She has bleeding and painful piles and is very embarrassed about her continence status. On one occasion she locked herself in the toilet and would not let staff in, because she had faeces on the floor. She needs staff to bath her everyday to maintain good hygiene.
Mrs Jones has suffered a marked deterioration in her mental health. She becomes anxious and confused and needs staff to offer reassurance and support her with daily tasks and situations.
She can sometimes express a desire to die. Staff must monitor Mrs Jones to ensure that she does not try to harm herself, and that reassurance is given in a timely manner to prevent low mood progressing.
Mrs Jones is frequently noted to be dizzy and shaking, which can prove to be problematic as she is currently quite mobile and could fall easily. Staff support Mrs Jones with all her mobility needs and assist her as much as possible.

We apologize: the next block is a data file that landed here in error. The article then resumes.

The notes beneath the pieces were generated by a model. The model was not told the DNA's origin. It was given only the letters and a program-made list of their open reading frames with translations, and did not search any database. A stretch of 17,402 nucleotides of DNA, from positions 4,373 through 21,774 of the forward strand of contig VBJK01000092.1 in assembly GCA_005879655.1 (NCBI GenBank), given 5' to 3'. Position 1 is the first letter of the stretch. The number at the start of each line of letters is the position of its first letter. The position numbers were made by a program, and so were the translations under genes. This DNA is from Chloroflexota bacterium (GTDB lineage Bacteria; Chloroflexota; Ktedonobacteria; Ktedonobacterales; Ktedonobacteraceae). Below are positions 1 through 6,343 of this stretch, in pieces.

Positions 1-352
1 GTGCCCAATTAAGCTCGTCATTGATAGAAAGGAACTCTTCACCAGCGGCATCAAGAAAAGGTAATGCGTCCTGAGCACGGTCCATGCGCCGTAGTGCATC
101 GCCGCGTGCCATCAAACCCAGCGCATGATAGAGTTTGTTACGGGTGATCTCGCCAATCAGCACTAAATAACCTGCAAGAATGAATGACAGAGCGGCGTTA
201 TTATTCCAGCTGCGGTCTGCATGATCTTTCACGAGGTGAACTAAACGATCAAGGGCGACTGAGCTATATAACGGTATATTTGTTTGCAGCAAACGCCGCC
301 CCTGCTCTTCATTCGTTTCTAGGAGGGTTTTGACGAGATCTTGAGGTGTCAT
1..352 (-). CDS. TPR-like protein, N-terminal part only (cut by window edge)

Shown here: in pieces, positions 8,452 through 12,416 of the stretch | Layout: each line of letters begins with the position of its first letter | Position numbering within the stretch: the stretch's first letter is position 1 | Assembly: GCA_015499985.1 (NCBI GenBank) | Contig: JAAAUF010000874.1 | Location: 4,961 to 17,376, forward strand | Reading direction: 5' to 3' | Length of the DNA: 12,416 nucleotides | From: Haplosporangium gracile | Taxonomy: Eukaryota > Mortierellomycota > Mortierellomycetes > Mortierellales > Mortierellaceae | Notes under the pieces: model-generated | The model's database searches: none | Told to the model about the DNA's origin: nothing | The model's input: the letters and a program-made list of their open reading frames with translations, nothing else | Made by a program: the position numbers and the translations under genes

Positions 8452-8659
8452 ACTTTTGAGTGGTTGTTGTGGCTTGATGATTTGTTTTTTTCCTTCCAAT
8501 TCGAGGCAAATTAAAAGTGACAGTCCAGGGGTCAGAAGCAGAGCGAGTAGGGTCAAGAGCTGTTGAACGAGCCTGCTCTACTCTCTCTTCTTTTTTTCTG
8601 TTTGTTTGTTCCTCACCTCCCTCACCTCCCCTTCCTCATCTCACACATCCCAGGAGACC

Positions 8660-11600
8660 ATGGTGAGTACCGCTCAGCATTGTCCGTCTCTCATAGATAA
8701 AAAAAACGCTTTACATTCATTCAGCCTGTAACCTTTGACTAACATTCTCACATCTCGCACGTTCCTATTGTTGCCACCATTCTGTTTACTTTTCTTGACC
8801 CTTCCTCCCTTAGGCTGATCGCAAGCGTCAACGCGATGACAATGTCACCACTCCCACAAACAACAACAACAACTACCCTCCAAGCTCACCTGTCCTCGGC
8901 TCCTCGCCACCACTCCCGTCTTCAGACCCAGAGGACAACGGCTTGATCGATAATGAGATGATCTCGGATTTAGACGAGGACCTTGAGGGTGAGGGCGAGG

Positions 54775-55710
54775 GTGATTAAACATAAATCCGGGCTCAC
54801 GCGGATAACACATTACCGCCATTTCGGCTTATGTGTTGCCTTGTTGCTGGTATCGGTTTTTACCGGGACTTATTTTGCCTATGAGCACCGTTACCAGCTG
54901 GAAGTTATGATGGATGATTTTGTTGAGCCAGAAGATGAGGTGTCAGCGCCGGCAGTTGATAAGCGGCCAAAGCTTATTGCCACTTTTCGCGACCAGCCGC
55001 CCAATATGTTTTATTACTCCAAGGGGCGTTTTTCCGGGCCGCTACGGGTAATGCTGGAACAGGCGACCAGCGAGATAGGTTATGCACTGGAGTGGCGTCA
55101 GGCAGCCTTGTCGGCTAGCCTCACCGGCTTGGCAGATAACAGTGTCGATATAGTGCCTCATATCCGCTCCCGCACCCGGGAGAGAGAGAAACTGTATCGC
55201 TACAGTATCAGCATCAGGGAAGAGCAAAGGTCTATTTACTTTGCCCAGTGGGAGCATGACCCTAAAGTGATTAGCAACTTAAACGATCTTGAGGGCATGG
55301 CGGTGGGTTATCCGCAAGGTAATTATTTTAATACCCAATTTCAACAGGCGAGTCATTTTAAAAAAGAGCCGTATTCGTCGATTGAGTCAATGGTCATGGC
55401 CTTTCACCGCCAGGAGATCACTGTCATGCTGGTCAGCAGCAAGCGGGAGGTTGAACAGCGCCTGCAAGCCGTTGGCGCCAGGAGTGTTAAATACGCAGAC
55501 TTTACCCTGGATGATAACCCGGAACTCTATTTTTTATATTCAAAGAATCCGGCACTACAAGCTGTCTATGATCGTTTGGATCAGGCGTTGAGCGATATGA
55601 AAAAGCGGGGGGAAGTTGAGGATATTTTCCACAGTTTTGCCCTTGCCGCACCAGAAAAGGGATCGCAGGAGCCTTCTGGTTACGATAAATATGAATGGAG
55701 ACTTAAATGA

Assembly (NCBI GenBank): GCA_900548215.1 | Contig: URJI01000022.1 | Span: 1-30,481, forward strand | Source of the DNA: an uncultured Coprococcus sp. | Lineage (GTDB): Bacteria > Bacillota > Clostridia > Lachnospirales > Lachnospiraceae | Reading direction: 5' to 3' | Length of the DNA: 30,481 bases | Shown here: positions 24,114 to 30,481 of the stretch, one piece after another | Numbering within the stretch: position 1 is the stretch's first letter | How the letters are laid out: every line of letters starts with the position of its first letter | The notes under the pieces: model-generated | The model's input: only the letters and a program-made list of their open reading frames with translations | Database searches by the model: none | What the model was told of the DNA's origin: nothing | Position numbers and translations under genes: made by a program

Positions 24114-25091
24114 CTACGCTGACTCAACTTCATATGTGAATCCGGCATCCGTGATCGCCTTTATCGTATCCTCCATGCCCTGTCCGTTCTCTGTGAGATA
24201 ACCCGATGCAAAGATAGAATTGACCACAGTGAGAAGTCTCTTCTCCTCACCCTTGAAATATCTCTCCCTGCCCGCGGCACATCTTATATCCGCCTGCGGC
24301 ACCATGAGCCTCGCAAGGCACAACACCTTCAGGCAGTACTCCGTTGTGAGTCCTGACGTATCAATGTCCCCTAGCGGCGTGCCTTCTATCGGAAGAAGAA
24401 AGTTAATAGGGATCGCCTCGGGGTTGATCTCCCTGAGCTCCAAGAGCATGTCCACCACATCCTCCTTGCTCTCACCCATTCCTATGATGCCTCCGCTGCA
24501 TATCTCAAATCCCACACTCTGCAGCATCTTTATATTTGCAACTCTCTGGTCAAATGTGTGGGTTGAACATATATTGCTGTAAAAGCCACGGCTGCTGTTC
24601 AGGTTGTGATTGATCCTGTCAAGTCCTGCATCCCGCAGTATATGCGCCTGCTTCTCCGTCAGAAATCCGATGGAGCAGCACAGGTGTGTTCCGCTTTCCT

On particularly bad days, Mrs Jones is required to relocate to a downstairs room to prevent her falling down the stairs, as she could forget that she needs assistance to descend. Mrs Jones has fallen on several occasions. Her involuntary jerking movements which appear to be a fit or a hypoglycaemic attack are more pronounced when she is anxious.
Mrs Jones is not able to dry herself properly after bathing, and this leads to red and sore areas developing in vulnerable areas. She is at high risk of developing pressure sores. She requires Canesten cream to be applied to fungal infections and daily creaming of dry areas.
The example shows how you need to take a holistic approach and look at the overall totality of Mrs Jones’ needs in conjunction with the four key indicators, when assessing her eligibility for NHS Continuing Healthcare Funding. It is arguable that her needs could only be managed effectively by skilled intervention over a sustained 24 hour period to prevent further deterioration.